A human-centered mindset will be cultivated in students and faculty to frame problems, ensuring that knowledge and creativity are brought to solutions that will have the greatest impact, recognizing and driving “problem-solution” fit through observation, insight and empathy.

    Alongside students’ grounding in fundamental and applied sciences, Smith Engineering needs to incorporate a systematic inclusion of social science and humanities knowledge.

  3. Competency-based education to ensure subject mastery.

    Program-wide competency-based education must communicate progression to students on their competence, allow students to articulate their abilities to employers and ensuring that all graduating students possess the required knowledge and skills.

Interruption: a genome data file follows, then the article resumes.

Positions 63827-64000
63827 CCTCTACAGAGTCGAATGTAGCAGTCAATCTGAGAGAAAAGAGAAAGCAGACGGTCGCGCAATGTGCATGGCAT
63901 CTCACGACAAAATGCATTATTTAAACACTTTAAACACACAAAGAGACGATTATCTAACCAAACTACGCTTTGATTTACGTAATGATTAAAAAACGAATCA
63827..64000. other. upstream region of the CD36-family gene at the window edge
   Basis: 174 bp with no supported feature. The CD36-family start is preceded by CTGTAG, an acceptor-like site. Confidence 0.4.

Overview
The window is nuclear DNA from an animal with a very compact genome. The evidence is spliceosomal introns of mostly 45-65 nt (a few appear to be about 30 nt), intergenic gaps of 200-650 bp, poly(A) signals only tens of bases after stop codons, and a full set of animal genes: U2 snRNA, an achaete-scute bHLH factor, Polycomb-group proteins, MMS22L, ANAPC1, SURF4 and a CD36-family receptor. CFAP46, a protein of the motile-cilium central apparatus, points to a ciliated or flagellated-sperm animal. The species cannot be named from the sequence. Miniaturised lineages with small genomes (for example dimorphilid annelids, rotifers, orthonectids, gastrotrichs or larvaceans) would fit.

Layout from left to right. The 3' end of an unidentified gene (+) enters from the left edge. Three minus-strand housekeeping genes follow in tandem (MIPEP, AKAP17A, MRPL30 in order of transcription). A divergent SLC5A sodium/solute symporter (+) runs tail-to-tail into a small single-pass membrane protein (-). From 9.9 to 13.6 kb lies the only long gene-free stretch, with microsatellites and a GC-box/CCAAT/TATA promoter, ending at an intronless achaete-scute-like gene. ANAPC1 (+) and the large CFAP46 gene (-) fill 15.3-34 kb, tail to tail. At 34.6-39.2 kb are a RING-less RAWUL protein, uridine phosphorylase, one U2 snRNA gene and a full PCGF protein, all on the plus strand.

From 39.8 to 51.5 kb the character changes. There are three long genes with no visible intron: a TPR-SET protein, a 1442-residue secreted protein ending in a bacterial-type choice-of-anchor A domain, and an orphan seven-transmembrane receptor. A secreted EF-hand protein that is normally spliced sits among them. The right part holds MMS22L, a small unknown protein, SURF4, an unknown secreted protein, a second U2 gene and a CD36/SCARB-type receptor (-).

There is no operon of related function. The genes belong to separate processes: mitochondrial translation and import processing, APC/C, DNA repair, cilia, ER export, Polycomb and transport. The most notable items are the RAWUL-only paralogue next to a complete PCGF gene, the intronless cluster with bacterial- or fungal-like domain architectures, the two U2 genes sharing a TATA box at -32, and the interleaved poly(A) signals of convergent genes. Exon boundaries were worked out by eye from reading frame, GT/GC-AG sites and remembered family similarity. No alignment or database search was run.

This fundamental shift can provide ongoing feedback to students on their progress toward meeting all program requirements, and repeated opportunities to improve at an individualized pace, and will significantly help students articulate their skills to employers.

  4. Experiential learning where students learn through practice.

    A new model of education must provide all our students with innovative professional development and experiential learning opportunities and ensure that community and industry insight is embedded into curricular and extra-curricular experiences.

    What is needed is an approach that provides significant relationship and experience within industry.